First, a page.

As the landscape of healthcare changes, there is an increased need for NPs to obtain further education and emerge as healthcare leaders. NP students have options related to which degree to pursue, including a Master of Science in Nursing or a Doctor of Nursing Practice (DNP). NPs must have the ability to disseminate research and clinical information to improve health outcomes, leading to a better understanding of healthcare management (American Association of Colleges of Nursing [AACN], 2015; National Organization of Nurse Practitioner Faculties [NONPF], 2016). For these reasons, it is recommended that all NPs obtain a DNP as the entry-level educational preparation for practice (AACN, 2015; NONPF, 2016).

Several challenges face the nursing profession in providing education for nurses pursuing advanced degrees. These include the difficulty in meeting educational needs for the number of people seeking advanced nursing degrees, a national nursing faculty shortage, and a lack of available clinical placement sites and preceptors. These educational problems have the potential to create an unstable environment for future NPs (AACN, 2015; Fitzgerald, Kantrowitz-Gordon, Katz, & Hirsch, 2012).

As of 2017, the United States had 373 NP academic programs (Fang, Li, Stauffer, & Trautman, 2016) that educate NPs to care for at least one age-specific population. Subspecialty programs, such as oncology, are uncommon in graduate NP programs, and the majority of ONPs do not attend a program with a formal oncology concentration. A survey conducted by the Oncology Nursing Society (ONS) reported that only 16% of NPs had completed a program with a primary focus in oncology (Nevidjon et al., 2010). To that point, most NPs achieve oncology expertise by means of on-the-job training by physician or NP colleagues, or by independent study (Hollis & McMenamin, 2014).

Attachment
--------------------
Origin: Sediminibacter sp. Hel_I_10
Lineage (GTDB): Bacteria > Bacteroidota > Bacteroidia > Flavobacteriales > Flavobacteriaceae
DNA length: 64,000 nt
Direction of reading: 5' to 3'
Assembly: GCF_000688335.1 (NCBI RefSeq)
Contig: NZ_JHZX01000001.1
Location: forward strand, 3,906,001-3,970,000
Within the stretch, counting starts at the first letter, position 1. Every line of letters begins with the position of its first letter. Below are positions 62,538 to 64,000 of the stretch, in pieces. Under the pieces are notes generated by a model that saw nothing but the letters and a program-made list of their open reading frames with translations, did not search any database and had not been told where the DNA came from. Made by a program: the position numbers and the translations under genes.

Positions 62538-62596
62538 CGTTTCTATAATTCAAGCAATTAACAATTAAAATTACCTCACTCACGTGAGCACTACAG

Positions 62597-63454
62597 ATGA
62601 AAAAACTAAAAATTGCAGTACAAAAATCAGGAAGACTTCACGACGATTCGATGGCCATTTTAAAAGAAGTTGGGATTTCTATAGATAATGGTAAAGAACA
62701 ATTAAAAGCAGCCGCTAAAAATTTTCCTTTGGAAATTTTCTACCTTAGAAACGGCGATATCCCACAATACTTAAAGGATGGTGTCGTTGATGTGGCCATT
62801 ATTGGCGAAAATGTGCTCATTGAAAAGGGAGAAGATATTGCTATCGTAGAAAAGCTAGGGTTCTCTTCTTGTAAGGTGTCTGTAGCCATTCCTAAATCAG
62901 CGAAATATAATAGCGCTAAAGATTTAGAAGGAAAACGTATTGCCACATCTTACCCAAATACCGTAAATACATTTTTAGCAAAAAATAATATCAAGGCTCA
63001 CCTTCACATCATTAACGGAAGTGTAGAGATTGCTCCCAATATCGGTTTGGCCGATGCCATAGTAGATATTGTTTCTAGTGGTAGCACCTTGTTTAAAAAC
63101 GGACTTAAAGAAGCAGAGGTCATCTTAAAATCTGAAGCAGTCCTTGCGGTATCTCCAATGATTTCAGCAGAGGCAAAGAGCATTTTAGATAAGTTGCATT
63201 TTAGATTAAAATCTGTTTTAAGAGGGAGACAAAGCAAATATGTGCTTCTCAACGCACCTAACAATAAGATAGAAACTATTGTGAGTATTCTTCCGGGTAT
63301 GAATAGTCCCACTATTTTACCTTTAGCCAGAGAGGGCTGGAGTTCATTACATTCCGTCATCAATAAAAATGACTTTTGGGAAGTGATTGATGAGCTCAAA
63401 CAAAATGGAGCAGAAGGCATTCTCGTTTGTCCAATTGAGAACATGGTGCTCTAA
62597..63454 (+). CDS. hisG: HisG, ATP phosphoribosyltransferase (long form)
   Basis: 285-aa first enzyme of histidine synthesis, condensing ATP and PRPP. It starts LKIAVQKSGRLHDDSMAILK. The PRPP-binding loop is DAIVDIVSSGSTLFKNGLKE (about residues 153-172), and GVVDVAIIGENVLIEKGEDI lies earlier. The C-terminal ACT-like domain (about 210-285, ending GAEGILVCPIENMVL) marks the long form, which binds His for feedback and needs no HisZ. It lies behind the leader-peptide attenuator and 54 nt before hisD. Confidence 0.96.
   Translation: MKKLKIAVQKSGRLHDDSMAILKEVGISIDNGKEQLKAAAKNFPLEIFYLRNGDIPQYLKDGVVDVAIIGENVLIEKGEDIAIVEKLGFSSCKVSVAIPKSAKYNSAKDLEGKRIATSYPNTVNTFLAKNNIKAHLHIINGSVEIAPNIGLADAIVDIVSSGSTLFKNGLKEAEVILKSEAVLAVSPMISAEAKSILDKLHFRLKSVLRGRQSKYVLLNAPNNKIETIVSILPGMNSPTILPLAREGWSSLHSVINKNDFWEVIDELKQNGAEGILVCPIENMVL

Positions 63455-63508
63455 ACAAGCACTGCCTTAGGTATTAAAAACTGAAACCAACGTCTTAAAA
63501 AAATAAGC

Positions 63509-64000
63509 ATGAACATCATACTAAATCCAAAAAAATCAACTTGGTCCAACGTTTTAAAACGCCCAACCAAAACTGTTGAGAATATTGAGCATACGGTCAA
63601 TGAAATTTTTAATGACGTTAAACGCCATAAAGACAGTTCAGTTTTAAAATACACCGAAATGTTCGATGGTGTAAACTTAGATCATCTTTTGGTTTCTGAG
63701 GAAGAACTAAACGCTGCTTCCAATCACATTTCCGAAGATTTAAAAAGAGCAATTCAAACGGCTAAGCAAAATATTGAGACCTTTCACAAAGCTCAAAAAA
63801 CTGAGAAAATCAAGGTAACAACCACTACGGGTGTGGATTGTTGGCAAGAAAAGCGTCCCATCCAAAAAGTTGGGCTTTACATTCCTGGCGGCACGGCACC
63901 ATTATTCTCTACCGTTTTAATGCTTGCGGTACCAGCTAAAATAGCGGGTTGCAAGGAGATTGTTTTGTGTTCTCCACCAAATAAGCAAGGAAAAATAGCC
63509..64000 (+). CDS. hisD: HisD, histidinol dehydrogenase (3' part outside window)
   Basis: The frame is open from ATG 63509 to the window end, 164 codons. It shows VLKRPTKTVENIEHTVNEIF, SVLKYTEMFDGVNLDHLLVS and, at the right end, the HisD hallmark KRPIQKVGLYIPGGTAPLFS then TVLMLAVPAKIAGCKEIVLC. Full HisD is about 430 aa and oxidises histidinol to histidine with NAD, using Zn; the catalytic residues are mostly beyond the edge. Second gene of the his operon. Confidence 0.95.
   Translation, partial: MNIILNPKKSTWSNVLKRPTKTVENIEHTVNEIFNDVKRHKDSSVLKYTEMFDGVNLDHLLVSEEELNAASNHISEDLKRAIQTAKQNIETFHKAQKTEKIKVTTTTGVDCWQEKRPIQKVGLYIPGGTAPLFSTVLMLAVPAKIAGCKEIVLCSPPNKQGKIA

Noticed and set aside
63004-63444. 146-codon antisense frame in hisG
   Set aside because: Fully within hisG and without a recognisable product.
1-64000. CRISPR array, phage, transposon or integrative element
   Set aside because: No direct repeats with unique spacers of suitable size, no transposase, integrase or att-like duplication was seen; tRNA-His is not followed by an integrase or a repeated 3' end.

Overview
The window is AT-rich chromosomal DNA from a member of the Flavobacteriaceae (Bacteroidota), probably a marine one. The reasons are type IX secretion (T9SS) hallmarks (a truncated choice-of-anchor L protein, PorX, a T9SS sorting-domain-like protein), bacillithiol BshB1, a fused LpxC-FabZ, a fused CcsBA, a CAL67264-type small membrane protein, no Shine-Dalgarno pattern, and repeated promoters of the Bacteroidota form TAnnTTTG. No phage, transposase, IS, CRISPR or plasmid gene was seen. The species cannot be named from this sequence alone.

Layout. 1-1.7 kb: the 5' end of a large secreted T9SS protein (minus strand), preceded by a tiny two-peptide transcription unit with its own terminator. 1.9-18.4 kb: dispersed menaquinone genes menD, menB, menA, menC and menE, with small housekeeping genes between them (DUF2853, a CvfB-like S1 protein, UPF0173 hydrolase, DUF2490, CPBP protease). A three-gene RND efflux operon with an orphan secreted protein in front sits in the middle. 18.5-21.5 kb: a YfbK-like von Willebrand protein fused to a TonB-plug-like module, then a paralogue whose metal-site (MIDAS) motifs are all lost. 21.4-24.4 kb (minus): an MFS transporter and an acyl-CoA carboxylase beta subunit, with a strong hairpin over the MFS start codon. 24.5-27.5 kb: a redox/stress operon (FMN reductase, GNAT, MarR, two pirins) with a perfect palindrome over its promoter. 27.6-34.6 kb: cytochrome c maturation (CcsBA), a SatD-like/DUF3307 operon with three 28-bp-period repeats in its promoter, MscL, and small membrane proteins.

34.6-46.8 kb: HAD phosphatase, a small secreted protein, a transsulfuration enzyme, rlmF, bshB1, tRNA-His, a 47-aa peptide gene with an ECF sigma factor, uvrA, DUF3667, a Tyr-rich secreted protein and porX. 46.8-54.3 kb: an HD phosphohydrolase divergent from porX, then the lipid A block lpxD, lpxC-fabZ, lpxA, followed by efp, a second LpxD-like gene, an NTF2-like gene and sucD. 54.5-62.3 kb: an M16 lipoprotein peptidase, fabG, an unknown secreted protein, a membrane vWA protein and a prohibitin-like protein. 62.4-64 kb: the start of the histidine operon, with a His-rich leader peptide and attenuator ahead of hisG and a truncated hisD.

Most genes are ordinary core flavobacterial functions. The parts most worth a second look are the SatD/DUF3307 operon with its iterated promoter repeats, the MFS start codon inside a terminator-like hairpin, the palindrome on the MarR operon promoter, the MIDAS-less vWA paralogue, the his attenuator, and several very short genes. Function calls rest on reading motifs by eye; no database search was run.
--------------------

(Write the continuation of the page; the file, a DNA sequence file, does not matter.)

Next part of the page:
Traditional ONP orientation typically involves an assigned preceptor who observes and mentors the clinical practice of the NP, with or without prepared classroom instruction, most commonly over a three- to six-month period. This is insufficient for the NP new to the oncology setting. Additional education is needed to enhance the skills and knowledge required to provide care to the patient with cancer and his or her family members/caregivers (Nevidjon et al., 2010; Rosenzweig et al., 2012). Therefore, incorporating ongoing oncology education for months following the ONP orientation is necessary for individual healthcare facilities. During an orientation period, the goal for the ONP is to provide safe, quality care to patients in a supportive practice environment. In an environment of healthcare complexity, ONPs benefit from a comprehensive orientation that is the foundation of professional job satisfaction and retention (Barnes, 2015).

In a study by Rosenzweig et al. (2012), 164 ONPs responded to a survey about their knowledge and skills as they entered oncology practice. Seventy-eight percent reported that they were not at all or just somewhat prepared for clinical issues, particularly chemotherapy and biotherapy competencies. It was also reported that 61% were not at all prepared or only somewhat prepared to recognize and manage medication toxicities. In addition, 70% reported being somewhat prepared or not at all prepared to care for patients with oncologic emergencies. The results of this study are indicative of significant changes in preparation and mentoring as ONPs begin practice in an oncology setting.

Technology and online programs are effective teaching methods to bridge the gap when training new ONPs. The ONP Web Education Resource (Onc-PoWER) was developed with funding from the National Cancer Institute (NCI) for NPs new to the oncology setting (Hoffmann, Klein, & Rosenzweig, 2017). Simulation is another teaching method that is particularly useful when learning to perform clinical procedures (AACN, 2017; Fitzgerald et al., 2012; Merchant, 2012; National Council of State Boards of Nursing [NCSBN], 2014).

Equally as important in the process of educating newly hired ONPs is identifying and supporting ONP preceptors specialized in the field of oncology (Bazzell, Jones, Dains, & Champion, 2017). In addition to developing clinical skills and knowledge, new ONPs also require mentoring in the areas of professional collegiality and confidence building when communicating with patients and colleagues. These objectives are best achieved by NP preceptors rather than physician colleagues (Rosenzweig et al., 2012). For an effective preceptor to best educate and mentor a newly hired ONP, the preceptor needs training and support.